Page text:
Some U.S. athletes express dismay over Russia’s anti-gay laws

Russian President Vladimir Putin has said everyone is welcome to the Winter Olympic Games regardless of sexual orientation.

Putin made his statement on Oct. 28, 2013, when he welcomed International Olympic Committee President Thomas Bach to Sochi.

“We will do everything … so that both the participants and guests feel comfortable in Sochi, regardless of ethnicity, racial heritage or sexual orientation,” Putin said, according to RIA Novosti.

Putin previously had signed a number of anti-gay laws that had people worried about openly gay athletes, trainers and guests attending the Games this month.

In June, Putin signed a bill classifying “propaganda of nontraditional sexual relations to minors” as pornography. Those who make pro-gay statements are at risk of getting arrested or fined. The bill could target teachers who tell their students being gay is OK, or parents who tell their children homosexuality is normal.

The actual bill, Article 6.21, states that “propaganda is the act of distributing information among minors that 1) is aimed at the creating [of] nontraditional sexual attitudes, 2) makes nontraditional sexual relations attractive, 3) equates the social value of traditional and nontraditional sexual relations, or 4) creates an interest in nontraditional sexual relations.”

Visitors from other countries who violate the law could face up to 15 days in jail and pay a fine of 4,000 to 100,000 rubles or $125 to $3,100.

This set some athletes on edge.

Figure skater Ashley Wagner spoke out against the anti-gay laws, breaking away from the figure skaters sitting with her onstage during the Team USA Media Summit in Utah who avoided the topic.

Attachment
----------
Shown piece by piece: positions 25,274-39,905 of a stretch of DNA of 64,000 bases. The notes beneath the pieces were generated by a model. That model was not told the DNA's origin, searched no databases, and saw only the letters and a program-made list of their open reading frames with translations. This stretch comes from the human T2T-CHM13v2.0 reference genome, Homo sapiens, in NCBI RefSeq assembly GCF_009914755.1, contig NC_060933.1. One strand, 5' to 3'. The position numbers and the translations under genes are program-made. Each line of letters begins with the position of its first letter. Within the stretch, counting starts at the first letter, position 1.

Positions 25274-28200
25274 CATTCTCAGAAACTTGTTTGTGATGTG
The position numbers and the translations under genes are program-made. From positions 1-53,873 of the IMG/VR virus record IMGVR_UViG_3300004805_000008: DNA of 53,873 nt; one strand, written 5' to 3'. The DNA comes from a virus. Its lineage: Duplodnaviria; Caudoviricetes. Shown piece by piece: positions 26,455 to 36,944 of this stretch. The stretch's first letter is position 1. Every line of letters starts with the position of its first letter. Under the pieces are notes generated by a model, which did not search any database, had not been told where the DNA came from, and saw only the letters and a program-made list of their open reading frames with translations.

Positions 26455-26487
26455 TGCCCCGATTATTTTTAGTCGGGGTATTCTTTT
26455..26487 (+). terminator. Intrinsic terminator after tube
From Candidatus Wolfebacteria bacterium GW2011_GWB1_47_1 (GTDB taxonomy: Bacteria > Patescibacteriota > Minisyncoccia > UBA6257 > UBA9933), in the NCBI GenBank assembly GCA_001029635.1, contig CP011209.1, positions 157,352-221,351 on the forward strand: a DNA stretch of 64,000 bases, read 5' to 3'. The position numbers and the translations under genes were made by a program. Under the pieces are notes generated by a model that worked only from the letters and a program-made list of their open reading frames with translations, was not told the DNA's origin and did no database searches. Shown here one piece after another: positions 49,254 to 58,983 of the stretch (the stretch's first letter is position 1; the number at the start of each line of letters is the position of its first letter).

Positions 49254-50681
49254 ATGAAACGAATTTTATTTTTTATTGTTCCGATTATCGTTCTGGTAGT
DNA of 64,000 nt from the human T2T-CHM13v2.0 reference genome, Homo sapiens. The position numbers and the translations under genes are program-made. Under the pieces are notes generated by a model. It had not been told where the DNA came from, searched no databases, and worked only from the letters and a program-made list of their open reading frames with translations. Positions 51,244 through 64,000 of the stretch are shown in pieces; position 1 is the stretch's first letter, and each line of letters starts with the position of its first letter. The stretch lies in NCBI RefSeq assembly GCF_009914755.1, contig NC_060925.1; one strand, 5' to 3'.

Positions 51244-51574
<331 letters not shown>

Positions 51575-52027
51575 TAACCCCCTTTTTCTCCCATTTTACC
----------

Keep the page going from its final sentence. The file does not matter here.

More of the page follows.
“For me, I have gay family members, and I have a lot of friends in the LGBT community,” she said. “I’m even so nervous to talk about this. I have such a firm stance on this that we should all have equal rights.”

Ashley Wagner0(PHOTO: Ashley Wagner)

Four-time Olympic alpine skier Bode Miller took an even stronger stance on the issue.

“I think it’s so embarrassing that there’s countries and people who are that ignorant,” Miller said. “As a human being, I think it’s embarrassing.”

Rule 50 in the Olympic charter bans athletes from making any form of political, racial or religious statement on any Olympic site. Miller disagrees.

“Politics in sports and athletics are always intertwined even though people try and keep them separate,” he said.

Even though Wagner and Miller spoke out, many athletes, including LGBT athletes, are keeping quiet on the issue.

Openly gay figure skater Johnny Weir, known for his dramatic performances, announced his retirement from competitive skating and joined NBC as an analyst for the Winter Olympic Games. According to The Huffington Post, he has vowed to keep his political opinions separate from the Games. He is not alone.

Bobsledder Jazmine Fenlator says she learned at an early age from her mom to show respect to everyone, but she won’t show where she stands on the issue while in Sochi.

“The Olympics is so special in that people from all over the world come together and celebrate different cultures, everything else seems to stop,” Fenlator said during a press conference at the Team USA Media Summit. “It’s a time for celebration, not protest.”

BSU at the Games is a freelance news agency operated by 22 student journalists reporting from the Sochi 2014 Winter Olympic Games through an immersive-learning program at Ball State University.


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